I like to think about experiences as a collective human history–no matter where our ancestors came from, they’ve gone through horrors and oppression. Yes, some cultures had things worse than others but common themes run throughout. We are all one human family and I think sharing stories is a great way to gain understanding and learn from the past, no matter the cultural origin. I have ancestors that had an extermination order placed on them by a U.S. governor. They were driven out of their homes on numerous occasions and eventually walked across 1300 miles to find a place they could live without being ostracized for their beliefs.

    My “new” WIP (I’ve been researching and outlining it for over five years) is set during the Spanish American War. The POV character is an Irish-American Catholic (which I’m not, well a wee bit of Irish, like most American mutts.) Her best friend is 1/4 African-American (her grandmother was a slave during the Civil War.) The book has several key scenes dealing with Jim Crow laws and race riots/tension in the Tampa camps. I’m sure it will enrage some of my family members born and bred in the south, if they happen to read it/hear about it, but it was something I’ve been deeply touched by during research.

    Hopefully I can channel my own experience of being a minority in a school setting in southeast San Diego, my empathy for those different from the societal norm (hello special needs son), my heritage of religious persecution, the history of suffering from our African-American neighbors, and the stories from my mother who attended school with armed national guards during forced integration in 1960s Alabama to create a novel that is true to the human heart.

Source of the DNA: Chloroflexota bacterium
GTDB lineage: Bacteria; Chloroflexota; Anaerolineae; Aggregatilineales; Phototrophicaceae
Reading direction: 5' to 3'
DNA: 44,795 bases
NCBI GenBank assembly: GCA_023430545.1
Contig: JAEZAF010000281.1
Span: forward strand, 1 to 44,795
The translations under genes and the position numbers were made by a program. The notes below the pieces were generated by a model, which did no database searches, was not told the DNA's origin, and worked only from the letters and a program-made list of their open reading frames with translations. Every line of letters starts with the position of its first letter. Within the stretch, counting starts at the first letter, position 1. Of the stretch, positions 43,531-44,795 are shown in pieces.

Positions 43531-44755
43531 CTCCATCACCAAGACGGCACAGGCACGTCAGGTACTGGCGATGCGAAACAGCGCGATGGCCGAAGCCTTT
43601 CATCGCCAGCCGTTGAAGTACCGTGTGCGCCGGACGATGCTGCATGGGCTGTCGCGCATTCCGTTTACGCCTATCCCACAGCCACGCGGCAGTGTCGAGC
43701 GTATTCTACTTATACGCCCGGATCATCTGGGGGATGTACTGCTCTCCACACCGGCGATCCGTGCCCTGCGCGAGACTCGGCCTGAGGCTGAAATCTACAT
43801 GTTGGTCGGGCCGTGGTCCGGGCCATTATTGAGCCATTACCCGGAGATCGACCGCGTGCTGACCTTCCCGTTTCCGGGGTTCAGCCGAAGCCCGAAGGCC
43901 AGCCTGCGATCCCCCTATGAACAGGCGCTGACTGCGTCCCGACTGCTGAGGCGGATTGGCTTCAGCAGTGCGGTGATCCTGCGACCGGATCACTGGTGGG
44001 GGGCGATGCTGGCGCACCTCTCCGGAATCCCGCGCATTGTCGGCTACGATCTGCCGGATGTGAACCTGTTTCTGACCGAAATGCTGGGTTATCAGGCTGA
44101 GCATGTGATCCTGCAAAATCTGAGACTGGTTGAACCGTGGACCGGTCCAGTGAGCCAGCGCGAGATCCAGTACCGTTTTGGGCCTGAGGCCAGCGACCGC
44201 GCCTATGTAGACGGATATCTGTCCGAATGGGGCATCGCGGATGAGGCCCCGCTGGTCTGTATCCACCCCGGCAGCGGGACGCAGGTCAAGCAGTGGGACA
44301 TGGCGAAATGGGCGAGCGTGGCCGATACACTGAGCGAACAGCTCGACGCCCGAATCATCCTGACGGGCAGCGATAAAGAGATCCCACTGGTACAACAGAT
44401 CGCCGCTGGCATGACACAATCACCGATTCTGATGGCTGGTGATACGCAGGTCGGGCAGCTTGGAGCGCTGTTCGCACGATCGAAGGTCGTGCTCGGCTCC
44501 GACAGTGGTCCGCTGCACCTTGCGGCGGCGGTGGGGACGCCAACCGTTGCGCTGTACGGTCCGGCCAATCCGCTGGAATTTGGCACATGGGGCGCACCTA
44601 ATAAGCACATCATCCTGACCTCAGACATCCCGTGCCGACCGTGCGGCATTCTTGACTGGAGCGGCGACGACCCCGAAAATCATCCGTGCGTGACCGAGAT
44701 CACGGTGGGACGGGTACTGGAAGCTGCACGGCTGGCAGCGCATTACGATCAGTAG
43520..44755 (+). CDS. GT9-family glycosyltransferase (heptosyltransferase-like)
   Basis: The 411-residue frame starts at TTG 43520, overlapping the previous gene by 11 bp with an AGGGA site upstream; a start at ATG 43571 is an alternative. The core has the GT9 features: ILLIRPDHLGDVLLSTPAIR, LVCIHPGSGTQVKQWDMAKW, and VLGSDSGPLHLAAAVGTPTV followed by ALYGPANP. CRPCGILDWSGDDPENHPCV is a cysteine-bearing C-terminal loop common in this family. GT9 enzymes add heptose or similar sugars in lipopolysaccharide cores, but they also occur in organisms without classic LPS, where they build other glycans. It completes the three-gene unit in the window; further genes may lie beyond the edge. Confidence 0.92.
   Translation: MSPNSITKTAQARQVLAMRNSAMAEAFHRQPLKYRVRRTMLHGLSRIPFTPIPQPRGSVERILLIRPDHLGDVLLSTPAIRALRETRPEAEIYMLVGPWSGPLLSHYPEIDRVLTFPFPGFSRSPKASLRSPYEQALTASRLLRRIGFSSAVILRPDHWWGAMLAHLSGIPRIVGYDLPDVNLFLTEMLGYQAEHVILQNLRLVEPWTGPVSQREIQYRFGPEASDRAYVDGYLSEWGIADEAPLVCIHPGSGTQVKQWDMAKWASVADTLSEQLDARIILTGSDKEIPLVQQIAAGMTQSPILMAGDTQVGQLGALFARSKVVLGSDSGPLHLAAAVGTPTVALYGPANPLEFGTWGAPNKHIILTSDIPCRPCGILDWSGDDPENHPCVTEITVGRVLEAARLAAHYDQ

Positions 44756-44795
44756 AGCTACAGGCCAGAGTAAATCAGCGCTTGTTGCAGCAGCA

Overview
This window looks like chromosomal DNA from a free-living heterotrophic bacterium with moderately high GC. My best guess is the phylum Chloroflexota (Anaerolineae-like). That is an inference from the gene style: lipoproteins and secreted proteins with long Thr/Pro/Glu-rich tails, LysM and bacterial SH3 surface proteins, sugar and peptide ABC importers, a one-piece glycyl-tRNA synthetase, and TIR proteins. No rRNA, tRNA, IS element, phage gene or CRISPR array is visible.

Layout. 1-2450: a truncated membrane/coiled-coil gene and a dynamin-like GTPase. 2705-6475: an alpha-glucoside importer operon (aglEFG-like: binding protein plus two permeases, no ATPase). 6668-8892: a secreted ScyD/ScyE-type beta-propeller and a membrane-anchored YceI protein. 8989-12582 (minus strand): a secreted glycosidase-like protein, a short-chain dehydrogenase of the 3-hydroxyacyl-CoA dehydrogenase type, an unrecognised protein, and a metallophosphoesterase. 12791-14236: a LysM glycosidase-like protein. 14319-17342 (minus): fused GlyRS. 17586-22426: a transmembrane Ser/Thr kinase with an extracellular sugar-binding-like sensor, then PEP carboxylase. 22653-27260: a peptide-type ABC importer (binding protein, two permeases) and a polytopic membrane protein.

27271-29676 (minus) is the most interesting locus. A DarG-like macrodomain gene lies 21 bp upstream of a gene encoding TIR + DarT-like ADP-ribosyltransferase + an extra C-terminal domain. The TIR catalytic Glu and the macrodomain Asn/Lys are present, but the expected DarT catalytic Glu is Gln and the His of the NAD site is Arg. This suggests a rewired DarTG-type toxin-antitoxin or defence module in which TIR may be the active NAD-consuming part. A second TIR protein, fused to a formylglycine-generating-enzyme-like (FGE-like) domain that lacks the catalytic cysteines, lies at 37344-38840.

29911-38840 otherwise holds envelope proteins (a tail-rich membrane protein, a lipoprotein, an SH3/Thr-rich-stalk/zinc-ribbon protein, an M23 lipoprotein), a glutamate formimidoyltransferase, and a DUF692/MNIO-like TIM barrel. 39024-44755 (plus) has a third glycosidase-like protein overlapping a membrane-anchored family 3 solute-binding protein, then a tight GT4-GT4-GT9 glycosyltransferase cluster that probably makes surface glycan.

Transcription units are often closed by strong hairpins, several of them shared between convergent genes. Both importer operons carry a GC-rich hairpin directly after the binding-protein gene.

5. I’m all in favor of talking about uncomfortable things, but I’d say no one has ever done so much studying of slavery (or anything negative in their past) as Americans. If the white people who commented had said that dwelling on it to this degree has begun to cause more harm and paralysis than good, I’d agree with them.

    Those parts of history will always be told, and acknowledged, but it has begun to look to me as though efforts to artificially build an African-American racial identity by treating slavery’s stories as a national epic are having terrible side effects in fostering black racism, sexism and homophobia, like thug street culture. If we’re going to criticize ourselves, let’s also see at the same time an increase in honest criticism of black Americans and of negative aspects of African-American culture.

  6. Handworn, your first sentence is empirically incorrect. Egyptian and Roman empires have dynasties older than post Columbian history, and exponentially more thoroughly documented. Slavery in the United States of America was an institution for at least a couple hundred years, so to treat it as anything other than a national epic would be disingenuous. You need not look further than cable television to find the fostering of racism, sexism, homophobia, and thug street culture. I challenge you to find Black Americans in the board rooms of those cable networks deciding what hits the airwaves. “Honest criticism of black Americans and of negative aspects of African-American culture” can not be conducted without criticism of American Culture at-large.